We will be contacting all our young award winners over the next few months to tell them they have won and give them some very special surprises. We plan to then release a video of celebration, comprising their stories, on the date of the rescheduled awards on October 30. Again, more detail is below.
Finally, we are acutely aware of the challenges many charities have faced as a result of lockdown and restrictions on society. The delay of our event has limited our ability to fundraise but in light of the funding challenges many charities are facing, we will be presenting our charities with £5,000 each immediately. We hope this will help them through these difficult times. We again thank our sponsors for their continued support, which has made this possible.
Child of Wales Awards
Even though we accept it may be possible to run a large event in the autumn, there remains much uncertainty in the UK around COVID-19 infection rates and the government’s response. A so-called second wave remains a possibility as does localised lockdowns if infection rates soar in certain geographical areas.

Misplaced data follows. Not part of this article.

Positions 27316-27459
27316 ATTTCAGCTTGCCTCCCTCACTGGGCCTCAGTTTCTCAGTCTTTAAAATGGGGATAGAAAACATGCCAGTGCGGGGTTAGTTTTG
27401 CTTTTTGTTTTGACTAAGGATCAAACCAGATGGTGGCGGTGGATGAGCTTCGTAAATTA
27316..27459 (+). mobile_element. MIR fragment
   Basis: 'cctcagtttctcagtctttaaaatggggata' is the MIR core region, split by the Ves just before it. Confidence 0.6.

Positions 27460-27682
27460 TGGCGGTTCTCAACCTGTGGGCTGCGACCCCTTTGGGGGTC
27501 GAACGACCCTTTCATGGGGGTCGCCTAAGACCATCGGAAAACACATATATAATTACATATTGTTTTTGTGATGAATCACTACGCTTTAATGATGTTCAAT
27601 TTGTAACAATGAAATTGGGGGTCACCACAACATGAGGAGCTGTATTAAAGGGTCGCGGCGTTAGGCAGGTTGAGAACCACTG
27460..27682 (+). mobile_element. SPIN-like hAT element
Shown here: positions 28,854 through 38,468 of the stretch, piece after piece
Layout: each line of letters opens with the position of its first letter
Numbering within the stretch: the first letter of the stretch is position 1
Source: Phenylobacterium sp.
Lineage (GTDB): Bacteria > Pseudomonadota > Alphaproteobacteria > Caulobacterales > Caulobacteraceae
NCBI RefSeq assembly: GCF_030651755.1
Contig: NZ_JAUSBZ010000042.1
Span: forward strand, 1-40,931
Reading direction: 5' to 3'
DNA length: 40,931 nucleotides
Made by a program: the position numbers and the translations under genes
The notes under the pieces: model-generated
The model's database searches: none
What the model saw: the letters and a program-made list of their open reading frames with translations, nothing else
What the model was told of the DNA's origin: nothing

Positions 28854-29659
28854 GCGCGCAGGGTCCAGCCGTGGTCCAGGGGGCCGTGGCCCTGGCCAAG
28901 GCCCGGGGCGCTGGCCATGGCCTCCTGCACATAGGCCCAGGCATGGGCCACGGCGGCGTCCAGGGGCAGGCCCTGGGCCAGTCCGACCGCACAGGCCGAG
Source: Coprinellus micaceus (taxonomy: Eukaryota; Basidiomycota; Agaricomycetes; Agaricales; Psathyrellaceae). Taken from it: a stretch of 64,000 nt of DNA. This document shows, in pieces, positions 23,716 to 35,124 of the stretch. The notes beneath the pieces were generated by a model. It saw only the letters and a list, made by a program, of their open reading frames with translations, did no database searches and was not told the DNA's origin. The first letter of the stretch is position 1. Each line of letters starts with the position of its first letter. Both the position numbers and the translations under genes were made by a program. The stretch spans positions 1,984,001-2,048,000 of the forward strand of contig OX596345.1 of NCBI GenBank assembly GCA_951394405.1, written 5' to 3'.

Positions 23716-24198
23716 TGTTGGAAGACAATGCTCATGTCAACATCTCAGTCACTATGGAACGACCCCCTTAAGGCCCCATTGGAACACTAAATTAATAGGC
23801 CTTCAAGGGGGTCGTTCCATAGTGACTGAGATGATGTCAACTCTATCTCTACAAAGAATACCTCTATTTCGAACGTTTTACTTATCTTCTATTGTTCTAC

We also must consider the vulnerability of some of our award winners, many of which are in a high-risk category and have been self-isolating or shielding for many months now. Given the size of the awards may reach some 750, the feasibility of our event as planned in just over three months’ time is clearly in doubt.
The coronavirus prevented us holding our inaugural event, to the great disappointment of everyone involved. But 2021 is a new year and we are sure it will be a better year. We promised our young award winners a night in the spotlight and we plan to deliver exactly that.
Therefore, on April 9, 2021, we will finally meet at the Celtic Manor, as intended, to finally deliver what we started and what so many people have worked so hard to make a very special event. The only difference is that we will be adding a few new awards, details of which will be revealed in October.